Before we start, we’re not a bike riding family. Not at all. I don’t ride one and my wife’s bike has been untouched in her parents’ garage for the last 18 years. In fact, the only time I’ve ridden one in the last 20 years is when I was fed up of carrying one of the kids’ bikes home from the park and freewheeled the downhill section.
All kids should learn to ride a bike
That said, like all good parents, we thought that bike riding was an essential part of growing up and bought our girls a couple of kids’ bikes a few years ago. Pink ones, with white tyres and a little seat at the back to put the teddy bears in – what else for toddlers?
After two years we have got to the stage where they can ride them adequately to the park and back without getting fed up and without giving us the trouble of pushing them home – which because they are so low to the ground, gives me back ache after about 50 yards.
Anyway, now aged four and five, we decided that it was a bit embarrassing for them to be riding with stabilizers on, especially as most kids their age can do wheelies and stunts and have forgotten what stabilizers are. It was time to be big girls and take off the stabilizers.
So off we went to the local park because we wanted somewhere soft for them to fall and there’s a nice flat path strewn with wood chippings. Fully equipped: two children, two bikes, two helmets, a parent for each child and a pack of plasters, we began our escapade.
Downhill all the way
It began badly. “You will fall off a lot at the beginning,” was meant to assure them that when they did it wouldn’t be failure. However, the eldest took it the wrong way and began crying before we started. Then the real trauma started. I at least thought they’d be able to get on the bikes – but no. Without the stabilizers as soon as they put their feet on the pedals they fell over. Seeing me laugh at one point didn’t earn me any brownie points and after a couple of attempts the eldest, who I had been allocated to, stormed off in the direction of
Then the real trauma started. I thought they’d at least be able to get on the bikes – but no. Without the stabilizers as soon as they put their feet on the pedals they fell over. Seeing me laugh didn’t earn me any brownie points and after a couple of attempts the eldest, who I had been allocated to, stormed off in the direction of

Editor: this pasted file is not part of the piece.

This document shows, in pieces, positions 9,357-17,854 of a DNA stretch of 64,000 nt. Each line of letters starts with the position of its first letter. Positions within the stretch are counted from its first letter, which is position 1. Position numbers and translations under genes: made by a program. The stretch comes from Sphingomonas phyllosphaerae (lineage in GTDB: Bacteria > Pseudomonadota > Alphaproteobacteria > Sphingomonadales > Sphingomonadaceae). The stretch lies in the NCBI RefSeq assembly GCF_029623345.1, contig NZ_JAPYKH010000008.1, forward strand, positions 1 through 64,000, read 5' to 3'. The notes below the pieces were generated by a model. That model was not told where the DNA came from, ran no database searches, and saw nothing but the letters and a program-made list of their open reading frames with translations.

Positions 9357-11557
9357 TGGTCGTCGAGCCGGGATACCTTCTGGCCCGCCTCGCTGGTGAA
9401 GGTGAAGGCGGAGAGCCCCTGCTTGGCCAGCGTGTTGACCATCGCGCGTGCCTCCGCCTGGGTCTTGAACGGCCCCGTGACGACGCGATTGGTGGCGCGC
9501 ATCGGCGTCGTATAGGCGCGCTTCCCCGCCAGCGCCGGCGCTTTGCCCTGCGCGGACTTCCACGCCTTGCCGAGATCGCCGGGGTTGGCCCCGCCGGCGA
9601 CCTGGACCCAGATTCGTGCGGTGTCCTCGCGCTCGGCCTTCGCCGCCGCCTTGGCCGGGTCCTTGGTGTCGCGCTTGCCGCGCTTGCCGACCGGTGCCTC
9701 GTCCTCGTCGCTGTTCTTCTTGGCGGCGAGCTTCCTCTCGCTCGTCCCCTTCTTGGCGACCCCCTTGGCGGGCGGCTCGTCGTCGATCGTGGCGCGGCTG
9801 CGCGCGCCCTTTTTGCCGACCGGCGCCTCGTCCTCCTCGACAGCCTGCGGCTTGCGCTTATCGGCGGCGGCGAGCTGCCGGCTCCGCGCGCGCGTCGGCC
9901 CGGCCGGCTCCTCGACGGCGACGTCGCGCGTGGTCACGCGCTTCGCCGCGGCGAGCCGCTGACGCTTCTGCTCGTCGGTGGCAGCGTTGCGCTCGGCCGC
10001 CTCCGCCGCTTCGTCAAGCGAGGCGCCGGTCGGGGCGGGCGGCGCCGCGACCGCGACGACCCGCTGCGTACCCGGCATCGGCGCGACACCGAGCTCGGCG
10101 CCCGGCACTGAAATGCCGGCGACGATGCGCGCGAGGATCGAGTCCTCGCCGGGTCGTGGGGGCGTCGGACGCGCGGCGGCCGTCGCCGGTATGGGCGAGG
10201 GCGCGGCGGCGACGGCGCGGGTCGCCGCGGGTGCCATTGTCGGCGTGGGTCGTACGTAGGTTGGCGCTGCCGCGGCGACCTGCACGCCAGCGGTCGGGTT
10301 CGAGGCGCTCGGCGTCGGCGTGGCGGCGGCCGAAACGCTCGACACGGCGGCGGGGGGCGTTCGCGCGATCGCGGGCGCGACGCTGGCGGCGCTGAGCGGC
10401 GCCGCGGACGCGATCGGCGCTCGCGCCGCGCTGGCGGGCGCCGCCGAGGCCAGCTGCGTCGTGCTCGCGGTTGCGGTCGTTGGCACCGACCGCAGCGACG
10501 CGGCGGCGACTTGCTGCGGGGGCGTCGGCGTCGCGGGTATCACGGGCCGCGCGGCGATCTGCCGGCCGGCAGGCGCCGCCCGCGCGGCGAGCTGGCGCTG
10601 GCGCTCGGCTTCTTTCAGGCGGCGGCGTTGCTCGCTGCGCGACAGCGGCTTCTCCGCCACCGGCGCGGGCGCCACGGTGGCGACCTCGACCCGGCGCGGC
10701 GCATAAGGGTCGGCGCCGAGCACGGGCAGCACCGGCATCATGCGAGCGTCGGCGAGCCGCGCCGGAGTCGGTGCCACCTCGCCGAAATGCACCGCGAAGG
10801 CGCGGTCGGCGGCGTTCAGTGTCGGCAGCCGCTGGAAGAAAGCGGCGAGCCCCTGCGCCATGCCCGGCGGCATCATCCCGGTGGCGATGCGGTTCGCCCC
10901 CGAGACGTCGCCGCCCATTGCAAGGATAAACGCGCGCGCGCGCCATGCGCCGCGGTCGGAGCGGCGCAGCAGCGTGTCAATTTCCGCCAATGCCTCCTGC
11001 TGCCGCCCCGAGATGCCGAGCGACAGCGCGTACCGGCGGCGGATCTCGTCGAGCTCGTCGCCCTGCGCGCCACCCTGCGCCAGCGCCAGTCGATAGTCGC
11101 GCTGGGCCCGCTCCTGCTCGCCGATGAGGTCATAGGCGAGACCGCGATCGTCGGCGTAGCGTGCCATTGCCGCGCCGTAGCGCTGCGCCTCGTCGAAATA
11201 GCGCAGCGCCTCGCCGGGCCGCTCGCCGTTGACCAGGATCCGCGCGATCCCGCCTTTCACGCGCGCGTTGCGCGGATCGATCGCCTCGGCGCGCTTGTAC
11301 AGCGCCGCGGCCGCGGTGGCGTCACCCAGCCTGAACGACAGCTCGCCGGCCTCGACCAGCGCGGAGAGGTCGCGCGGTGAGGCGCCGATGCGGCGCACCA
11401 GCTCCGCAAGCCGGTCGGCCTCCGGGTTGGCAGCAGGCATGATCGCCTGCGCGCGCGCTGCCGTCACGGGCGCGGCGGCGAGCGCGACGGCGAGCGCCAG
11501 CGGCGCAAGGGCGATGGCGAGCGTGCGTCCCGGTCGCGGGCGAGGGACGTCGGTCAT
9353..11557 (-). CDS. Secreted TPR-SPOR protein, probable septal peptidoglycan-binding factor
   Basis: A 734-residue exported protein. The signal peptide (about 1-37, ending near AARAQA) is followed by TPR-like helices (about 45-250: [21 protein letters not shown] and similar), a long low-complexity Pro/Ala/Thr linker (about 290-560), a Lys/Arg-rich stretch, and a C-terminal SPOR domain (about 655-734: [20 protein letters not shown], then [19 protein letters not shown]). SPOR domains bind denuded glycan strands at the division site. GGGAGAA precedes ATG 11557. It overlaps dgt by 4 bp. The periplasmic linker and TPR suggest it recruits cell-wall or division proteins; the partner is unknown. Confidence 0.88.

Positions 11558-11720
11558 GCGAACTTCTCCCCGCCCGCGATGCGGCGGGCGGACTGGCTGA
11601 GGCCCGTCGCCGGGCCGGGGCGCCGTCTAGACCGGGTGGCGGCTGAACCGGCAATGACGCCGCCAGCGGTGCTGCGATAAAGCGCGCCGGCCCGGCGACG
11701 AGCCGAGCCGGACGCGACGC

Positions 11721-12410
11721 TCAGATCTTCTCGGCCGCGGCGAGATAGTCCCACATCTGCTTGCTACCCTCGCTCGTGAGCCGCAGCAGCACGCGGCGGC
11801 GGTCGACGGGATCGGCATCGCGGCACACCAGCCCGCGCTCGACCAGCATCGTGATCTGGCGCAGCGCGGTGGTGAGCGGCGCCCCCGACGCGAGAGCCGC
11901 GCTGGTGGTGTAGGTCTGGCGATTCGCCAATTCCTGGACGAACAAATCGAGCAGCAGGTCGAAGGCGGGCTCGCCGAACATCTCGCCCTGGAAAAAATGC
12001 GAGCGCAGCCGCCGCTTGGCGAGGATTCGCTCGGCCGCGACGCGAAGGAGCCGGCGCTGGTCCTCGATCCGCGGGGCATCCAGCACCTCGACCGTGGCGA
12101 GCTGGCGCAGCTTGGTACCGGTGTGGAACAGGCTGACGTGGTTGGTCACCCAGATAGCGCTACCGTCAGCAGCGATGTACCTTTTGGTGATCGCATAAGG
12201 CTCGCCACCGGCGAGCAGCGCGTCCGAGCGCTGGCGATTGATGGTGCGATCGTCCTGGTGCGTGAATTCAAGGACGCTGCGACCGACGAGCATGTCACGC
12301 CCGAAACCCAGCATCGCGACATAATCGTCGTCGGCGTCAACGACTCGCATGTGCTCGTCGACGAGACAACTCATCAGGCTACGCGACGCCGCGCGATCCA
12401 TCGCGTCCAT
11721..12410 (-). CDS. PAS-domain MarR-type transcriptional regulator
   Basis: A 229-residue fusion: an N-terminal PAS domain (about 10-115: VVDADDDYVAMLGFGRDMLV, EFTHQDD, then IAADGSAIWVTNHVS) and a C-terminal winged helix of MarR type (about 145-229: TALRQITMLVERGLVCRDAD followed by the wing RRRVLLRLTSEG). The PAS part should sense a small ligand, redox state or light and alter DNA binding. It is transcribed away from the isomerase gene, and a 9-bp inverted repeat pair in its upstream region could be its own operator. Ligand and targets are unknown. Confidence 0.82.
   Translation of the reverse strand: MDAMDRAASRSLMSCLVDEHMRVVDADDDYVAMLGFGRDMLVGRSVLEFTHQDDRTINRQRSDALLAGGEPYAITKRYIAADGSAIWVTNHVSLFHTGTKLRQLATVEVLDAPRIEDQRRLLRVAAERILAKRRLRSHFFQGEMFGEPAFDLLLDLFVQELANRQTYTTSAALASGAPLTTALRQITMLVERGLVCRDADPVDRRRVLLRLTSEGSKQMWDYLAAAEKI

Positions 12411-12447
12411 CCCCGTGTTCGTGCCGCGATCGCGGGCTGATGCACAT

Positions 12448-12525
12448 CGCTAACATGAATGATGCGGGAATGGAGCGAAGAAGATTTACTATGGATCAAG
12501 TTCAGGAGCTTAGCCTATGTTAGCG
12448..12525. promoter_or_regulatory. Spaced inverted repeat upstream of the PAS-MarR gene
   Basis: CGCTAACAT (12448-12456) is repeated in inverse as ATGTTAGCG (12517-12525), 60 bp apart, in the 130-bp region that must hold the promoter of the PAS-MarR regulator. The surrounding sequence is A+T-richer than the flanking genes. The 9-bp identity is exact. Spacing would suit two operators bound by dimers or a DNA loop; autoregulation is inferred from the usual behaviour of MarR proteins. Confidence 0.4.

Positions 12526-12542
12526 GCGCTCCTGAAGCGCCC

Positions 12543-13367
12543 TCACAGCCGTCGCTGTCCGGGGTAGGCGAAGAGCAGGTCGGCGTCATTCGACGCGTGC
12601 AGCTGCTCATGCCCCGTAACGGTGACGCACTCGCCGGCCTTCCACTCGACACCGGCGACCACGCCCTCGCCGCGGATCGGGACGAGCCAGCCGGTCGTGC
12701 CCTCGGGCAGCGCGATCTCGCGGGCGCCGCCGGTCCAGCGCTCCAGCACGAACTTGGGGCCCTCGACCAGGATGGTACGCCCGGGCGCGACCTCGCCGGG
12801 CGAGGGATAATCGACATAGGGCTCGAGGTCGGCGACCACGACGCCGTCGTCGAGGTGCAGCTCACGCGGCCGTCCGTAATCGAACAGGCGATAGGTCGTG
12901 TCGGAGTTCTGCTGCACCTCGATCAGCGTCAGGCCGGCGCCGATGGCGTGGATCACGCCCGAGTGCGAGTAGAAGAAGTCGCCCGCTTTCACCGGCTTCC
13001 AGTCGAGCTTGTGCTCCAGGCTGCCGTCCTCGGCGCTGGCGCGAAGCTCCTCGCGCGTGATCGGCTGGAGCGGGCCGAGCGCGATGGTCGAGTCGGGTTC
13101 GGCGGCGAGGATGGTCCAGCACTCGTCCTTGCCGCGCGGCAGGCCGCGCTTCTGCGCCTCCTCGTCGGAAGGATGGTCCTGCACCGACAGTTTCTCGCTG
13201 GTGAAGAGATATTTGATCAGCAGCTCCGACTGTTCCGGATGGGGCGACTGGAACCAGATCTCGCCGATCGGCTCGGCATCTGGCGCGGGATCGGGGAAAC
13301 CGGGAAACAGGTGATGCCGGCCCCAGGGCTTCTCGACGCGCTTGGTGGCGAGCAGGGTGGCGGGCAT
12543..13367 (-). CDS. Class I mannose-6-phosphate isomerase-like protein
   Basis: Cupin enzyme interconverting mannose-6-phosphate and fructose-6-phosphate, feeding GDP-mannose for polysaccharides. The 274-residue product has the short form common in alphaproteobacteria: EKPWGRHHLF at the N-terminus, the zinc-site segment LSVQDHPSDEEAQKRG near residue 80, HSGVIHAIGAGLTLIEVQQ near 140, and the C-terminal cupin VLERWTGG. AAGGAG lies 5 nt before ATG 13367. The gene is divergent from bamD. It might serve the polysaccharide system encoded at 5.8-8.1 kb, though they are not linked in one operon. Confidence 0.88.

Mum knows best
Seeing me laugh didn’t help or earn me any brownie points, and after a couple of attempts the eldest, who I had been allocated to, stormed off in the direction of mum and sister, leaving me stranded with the bike. What I hadn’t seen was mum’s great technique: she held the bike, pushed ’til there was enough speed and then saw the little one manage her first few feet of free travelling.
It was now decided that we swap children. Mum had got the little one going so now she could concentrate on the big one. So I did what mum did with the youngest. ‘Daddy, you’re pushing the bike too hard.’, ‘Mummy didn’t do it like that.’ She fell off. Fell off again. Fell of again and hurt her leg on the pedal. ‘I want to go with mummy.’
I always thought it was dads who taught their kids to ride. I’ll have to admit failure. Happily, they let mummy help them one at a time whilst sending me off to get them an ice cream. When I’d got back, they’d made some progress. Mummy smiled, happy they were beginning to ride, but part of the smile to herself no doubt that she’d done it better than me. She had. The only thing I’d managed to do well was tto ake the stabilizers off without the bikes falling apart.